Big Labor Giveaway: The Federal Government Is Trying to Destroy Franchise Businesses

In August 2015, the National Labor Relations Board (NLRB), in a departure from decades of precedent, unilaterally redefined what it means to be an employer. In the administrative decision, Browning-Ferris v NLRB, the unelected NLRB decreed that some employers were responsible for the employees of others. This action threatens to destroy the franchise model of business, harming job creation and putting 40,000 small businesses at risk. The difficulties for small business created by this decision are highlighted today in a Senate Small Business Committee hearing.

Until this NLRB reversal of longstanding precedent, the definition of employer was straightforward: if the employer exercises immediate and direct control of a worker, then that worker was an employee. This clear line meant that the employees of independent franchises were only treated as employees of the franchise, not as employees of the larger brand chain to which the franchise belonged. And this makes sense: a company like McDonalds corporate does not set the hours, direct the actions, or supervise the workers at its franchises. This is precisely the purpose of the franchise system, it allows small businesses to be established and run independently, but with a recognizable brand that provides some operational support.

The NLRB decision changes this longstanding balance. The NLRB now says that “indirect” or “potential unexercised” control is sufficient to make a franchisor qualify as an employer. This potentially imposes significant costs as a franchisor now can be held liable for the actions of its franchisees, even though it does not exercise control over those franchisees. Even worse, this new standard is impossibly vague, there is no definition from the NLRB of what these terms mean; “potential unexercised” can cover virtually anything an enterprising bureaucrat might imagine.

As noted by two of the witnesses in their written testimony, this NLRB decision threatens to destroy the franchise model of business. One witness, a franchisor, faces a difficult prospect: in order to protect herself from liability, she will have to impose much closer oversight over her franchisees. Besides the added costs for her to do that, her franchisees will effectively lose their operational independence as small business owners.

On the other side of the coin is a franchisee like Lynn Berberich. She runs a local franchise of BrightStar Care with around 200 employees. Brightstar’s response to the NLRB ruling has been to pull back the support services they previously offered their franchisees in order to protect themselves from this new and uncertain liability. This has meant that Lynn has lost access to the integrated applicant system which she used to screen and recruit employees. Without this system, Lynn now must bear all the costs of recruitment as well as paying for her own applicant tracking system. BrightStar will also soon remove its franchisees from its payroll system, adding another cost onto Lynn. As a result of these changes, Lynn has held off expanding into a third franchise territory.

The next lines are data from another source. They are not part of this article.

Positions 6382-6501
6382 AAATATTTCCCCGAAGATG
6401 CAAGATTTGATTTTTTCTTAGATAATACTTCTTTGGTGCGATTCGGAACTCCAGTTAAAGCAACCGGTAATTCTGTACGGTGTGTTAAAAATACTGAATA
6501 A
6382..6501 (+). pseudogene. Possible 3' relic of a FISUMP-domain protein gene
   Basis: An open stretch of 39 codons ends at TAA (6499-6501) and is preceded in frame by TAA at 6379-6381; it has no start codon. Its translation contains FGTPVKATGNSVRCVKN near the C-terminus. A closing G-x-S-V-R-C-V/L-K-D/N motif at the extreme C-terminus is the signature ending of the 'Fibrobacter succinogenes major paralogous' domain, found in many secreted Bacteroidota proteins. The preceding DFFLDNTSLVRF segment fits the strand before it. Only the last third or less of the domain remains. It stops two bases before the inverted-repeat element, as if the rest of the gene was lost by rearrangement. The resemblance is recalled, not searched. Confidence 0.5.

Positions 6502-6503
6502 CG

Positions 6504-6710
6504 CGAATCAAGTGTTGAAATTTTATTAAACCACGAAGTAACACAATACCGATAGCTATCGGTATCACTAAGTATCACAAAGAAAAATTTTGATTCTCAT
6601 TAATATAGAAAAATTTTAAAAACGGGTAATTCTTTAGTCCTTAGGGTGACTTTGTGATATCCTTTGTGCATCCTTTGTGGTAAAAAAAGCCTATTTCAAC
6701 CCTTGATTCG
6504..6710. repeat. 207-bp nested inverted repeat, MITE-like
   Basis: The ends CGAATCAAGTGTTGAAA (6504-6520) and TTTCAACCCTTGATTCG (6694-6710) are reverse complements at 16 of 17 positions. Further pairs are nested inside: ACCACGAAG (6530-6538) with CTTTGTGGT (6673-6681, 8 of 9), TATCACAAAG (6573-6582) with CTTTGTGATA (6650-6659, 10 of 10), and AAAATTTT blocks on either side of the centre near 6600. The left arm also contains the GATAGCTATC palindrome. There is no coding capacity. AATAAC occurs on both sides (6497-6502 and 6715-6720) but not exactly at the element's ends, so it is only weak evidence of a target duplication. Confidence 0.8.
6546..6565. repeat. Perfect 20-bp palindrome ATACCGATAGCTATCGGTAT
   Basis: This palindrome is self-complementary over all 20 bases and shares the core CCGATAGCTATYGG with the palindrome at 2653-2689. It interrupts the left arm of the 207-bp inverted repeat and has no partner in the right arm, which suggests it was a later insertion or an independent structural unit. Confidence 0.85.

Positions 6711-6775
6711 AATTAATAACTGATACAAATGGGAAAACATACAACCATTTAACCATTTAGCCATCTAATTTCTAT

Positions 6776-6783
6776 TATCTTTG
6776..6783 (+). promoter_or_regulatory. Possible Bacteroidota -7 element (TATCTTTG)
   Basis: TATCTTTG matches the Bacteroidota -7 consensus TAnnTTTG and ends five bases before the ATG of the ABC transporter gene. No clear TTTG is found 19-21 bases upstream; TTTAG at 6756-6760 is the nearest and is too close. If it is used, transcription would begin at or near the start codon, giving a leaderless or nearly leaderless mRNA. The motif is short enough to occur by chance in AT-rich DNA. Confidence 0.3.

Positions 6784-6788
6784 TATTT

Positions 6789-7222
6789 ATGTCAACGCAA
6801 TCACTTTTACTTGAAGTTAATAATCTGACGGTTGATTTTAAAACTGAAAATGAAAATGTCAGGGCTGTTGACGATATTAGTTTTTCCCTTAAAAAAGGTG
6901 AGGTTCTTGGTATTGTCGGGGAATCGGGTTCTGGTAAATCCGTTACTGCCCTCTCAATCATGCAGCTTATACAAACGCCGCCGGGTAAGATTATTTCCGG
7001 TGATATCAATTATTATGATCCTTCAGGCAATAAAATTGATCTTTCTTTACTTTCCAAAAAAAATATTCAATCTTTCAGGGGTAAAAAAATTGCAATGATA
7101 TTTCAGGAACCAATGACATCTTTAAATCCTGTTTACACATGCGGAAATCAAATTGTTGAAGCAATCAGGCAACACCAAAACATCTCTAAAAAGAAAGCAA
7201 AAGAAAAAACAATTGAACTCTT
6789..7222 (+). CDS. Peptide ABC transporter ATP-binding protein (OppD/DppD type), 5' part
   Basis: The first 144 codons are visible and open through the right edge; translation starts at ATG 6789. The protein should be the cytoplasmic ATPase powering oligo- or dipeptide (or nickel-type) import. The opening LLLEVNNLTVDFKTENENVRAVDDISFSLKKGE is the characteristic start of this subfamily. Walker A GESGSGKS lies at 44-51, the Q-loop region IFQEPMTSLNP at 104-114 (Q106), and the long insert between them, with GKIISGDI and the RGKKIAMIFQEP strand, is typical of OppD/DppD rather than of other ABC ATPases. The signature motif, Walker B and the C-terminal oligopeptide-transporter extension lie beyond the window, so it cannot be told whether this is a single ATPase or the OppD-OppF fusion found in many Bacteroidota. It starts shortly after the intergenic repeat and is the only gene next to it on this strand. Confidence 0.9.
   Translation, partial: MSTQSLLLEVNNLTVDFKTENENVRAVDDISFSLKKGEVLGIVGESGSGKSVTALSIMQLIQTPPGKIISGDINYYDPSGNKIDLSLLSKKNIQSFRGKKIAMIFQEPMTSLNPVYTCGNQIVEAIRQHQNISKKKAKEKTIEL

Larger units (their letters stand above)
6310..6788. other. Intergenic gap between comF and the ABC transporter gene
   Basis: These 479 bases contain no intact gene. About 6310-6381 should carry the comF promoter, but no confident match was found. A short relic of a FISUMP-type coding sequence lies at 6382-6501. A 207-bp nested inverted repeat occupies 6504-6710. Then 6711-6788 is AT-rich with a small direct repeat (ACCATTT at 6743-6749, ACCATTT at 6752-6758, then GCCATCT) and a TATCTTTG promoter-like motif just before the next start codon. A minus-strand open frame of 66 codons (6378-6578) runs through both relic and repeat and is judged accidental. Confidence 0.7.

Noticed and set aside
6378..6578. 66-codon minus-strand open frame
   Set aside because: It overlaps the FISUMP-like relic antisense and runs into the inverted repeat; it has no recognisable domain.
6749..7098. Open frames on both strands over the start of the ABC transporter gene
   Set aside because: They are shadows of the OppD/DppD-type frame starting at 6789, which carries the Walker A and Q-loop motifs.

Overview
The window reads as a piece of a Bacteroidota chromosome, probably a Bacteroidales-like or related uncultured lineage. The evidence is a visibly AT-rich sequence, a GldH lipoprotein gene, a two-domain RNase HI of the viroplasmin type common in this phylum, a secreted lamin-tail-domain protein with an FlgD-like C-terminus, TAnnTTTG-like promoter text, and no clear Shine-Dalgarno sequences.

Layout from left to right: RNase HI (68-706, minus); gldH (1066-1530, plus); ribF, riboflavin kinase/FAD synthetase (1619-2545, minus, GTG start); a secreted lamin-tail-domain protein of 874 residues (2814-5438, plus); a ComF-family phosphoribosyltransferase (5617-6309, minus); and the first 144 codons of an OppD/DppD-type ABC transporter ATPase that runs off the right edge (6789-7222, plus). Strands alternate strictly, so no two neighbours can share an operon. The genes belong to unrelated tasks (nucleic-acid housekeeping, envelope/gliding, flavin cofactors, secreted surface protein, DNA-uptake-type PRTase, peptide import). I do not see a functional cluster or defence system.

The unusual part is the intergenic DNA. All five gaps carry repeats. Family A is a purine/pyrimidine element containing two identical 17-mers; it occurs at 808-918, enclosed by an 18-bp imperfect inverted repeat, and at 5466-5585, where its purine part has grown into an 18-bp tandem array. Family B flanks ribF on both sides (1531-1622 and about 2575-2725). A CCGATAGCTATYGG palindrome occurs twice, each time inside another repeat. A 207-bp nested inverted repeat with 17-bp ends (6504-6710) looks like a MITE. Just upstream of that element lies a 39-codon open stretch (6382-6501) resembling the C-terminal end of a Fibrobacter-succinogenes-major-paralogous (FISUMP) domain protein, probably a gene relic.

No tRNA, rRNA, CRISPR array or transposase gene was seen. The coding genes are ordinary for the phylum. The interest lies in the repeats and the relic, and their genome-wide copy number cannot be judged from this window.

The Coalition to Save Local Business has recorded the difficulties this uncertain, unnecessary new ruling has created: increased operational costs, increased litigation costs, and stagnant growth as franchisors and franchisees alike avoid opening new locations. All this translates into fewer jobs and fewer small businesses.

What possible reason could the NRLB have for abandoning this decades-long precedent? Why would the federal bureaucracy undermine a system that has been so effective in creating thousands of successful small businesses? The answer is regulatory capture: bureaucrats are doing the bidding of Big Labor. It takes a lot of work to try to set up labor unions at a large number of small businesses, but if you have a friendly regulator, they can just change the rules to benefit you, no matter what sort of damage that causes for jobs or for small businesses.

This is yet another lesson about the danger of empowering the regulatory state: once created, regulations all too easily become a weapon that special interests can use against their enemies. Regulation does not create, it only destroys. It is important that the people’s elected representatives continue to shine a light on this regulatory overreach.